Kyphoplasty; Two Of Your Questions About This Procedure Answered

Back injuries can come in many different forms, and this can make it extremely difficult for patients to understand their injury. In particular, spinal fractures are particularly common, and they can cause extreme problems for patients that are suffering from this type of injury. Kyphoplasty is often used to treat this type of injury, but you are unlikely to be familiar with the details of this procedure. After these two commonly asked questions are addressed, making decisions as an informed patient may be easier when you are choosing treatment for your back. 

How Do You Know If You May Benefit From Kyphoplasty?

It may seem as though a spinal fracture would be an injury that you become aware of immediately after suffering, but this may not be the case when it comes to this type of back injury. The symptoms of a fractured spine can take several days to start showing, and it is common for patients to assume the problem is muscular. 

Generally, the more common symptoms of this type of injury are limited mobility, a reduction in your height, pain bending or lifting and swelling. When being treated with kyphoplasty, your doctor will make a small incision at the site of the fracture, and they will apply a special bone cement to the help stabilize the spine as it heals. Individuals with certain chronic health problems, such as heart high or low blood pressure, may not be suitable for this procedure due to the need for anesthesia, and as a result, you will need to consult with your doctor to determine whether or not this is a safe procedure for you to undergo.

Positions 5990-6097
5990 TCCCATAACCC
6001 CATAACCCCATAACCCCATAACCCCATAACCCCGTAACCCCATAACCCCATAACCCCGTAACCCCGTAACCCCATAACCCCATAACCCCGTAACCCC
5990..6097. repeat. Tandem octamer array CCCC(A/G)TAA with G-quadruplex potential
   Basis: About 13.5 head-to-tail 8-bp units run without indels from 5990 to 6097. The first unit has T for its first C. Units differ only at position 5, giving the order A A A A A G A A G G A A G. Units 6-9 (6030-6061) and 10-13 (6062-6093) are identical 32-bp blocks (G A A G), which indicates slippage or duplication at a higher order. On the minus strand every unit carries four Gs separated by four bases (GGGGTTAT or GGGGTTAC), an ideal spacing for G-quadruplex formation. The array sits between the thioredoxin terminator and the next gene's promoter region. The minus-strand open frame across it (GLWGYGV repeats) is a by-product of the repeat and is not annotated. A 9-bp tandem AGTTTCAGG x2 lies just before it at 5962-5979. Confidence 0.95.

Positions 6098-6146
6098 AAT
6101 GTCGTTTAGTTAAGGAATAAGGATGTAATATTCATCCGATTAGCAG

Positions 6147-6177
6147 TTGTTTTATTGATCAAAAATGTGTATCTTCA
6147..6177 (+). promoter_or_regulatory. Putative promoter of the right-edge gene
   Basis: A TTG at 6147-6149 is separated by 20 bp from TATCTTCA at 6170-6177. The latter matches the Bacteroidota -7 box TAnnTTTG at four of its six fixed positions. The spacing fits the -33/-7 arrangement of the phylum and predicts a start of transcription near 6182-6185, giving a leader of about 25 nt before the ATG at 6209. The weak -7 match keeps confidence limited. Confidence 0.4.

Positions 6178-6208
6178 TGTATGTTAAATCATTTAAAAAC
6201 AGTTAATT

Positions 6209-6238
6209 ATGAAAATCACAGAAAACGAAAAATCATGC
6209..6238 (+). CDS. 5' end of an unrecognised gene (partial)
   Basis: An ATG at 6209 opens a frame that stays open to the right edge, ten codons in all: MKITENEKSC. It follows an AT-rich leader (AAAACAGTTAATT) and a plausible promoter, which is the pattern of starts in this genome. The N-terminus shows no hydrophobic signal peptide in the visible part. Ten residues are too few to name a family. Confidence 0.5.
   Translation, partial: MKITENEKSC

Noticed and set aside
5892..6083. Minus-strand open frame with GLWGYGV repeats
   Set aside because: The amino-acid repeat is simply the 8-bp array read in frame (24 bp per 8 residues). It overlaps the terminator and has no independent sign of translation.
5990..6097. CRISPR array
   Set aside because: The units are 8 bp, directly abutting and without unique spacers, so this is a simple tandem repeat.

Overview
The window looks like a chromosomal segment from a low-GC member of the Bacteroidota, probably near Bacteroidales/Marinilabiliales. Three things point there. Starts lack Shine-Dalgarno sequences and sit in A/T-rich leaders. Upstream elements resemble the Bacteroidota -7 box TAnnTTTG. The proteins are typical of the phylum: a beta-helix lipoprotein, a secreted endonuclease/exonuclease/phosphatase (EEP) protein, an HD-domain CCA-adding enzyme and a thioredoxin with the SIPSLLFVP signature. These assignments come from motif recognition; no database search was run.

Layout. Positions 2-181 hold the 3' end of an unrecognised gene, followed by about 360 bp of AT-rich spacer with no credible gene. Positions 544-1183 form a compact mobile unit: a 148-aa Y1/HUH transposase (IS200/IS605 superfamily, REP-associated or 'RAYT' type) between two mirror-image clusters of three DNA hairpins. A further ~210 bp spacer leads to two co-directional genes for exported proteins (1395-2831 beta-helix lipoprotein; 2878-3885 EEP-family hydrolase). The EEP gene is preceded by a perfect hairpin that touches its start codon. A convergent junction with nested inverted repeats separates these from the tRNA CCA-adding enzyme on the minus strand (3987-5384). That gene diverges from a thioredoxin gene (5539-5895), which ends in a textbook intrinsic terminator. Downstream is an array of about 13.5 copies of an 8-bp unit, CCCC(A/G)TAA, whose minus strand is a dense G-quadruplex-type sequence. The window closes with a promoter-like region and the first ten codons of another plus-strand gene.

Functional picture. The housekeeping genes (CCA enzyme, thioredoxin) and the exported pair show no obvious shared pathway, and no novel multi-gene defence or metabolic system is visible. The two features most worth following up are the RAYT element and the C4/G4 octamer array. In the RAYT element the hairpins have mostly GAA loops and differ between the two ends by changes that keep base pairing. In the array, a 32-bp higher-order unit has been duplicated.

What Will Recovering From Kyphoplasty Be Like?

There is a common concern among some patients that the process of recovering from this type of surgery will be difficult or lengthy. This fear is understandable given the fact that this work will be done on the spine, but it is largely misplaced. Kyphoplasty is classified as an outpatient procedure, and most individuals will be fully recovered within a couple of weeks after this procedure. 

During the first couple of days of recovery, you will likely still experience much of the limited mobility and discomfort that you felt prior to this procedure. However, the cement that is applied to the spine will expedite the healing process, and you should start to experience noticeable improvements after the first few days. To help with the discomfort, you may be prescribed pain medications. Unfortunately, your back muscles may weaken during the healing process due to limited use, and you should also expect your doctor to recommend exercises for you to do once the spine has fully healed. 

Having a detailed understanding of kyphoplasty will make it easier for you to make informed choices when it comes to addressing your back injury. By knowing the symptoms of the injury this procedure treats and what recovering will be like, you can act as an informed patient when recovering from this type of injury. To find out more, visit a website like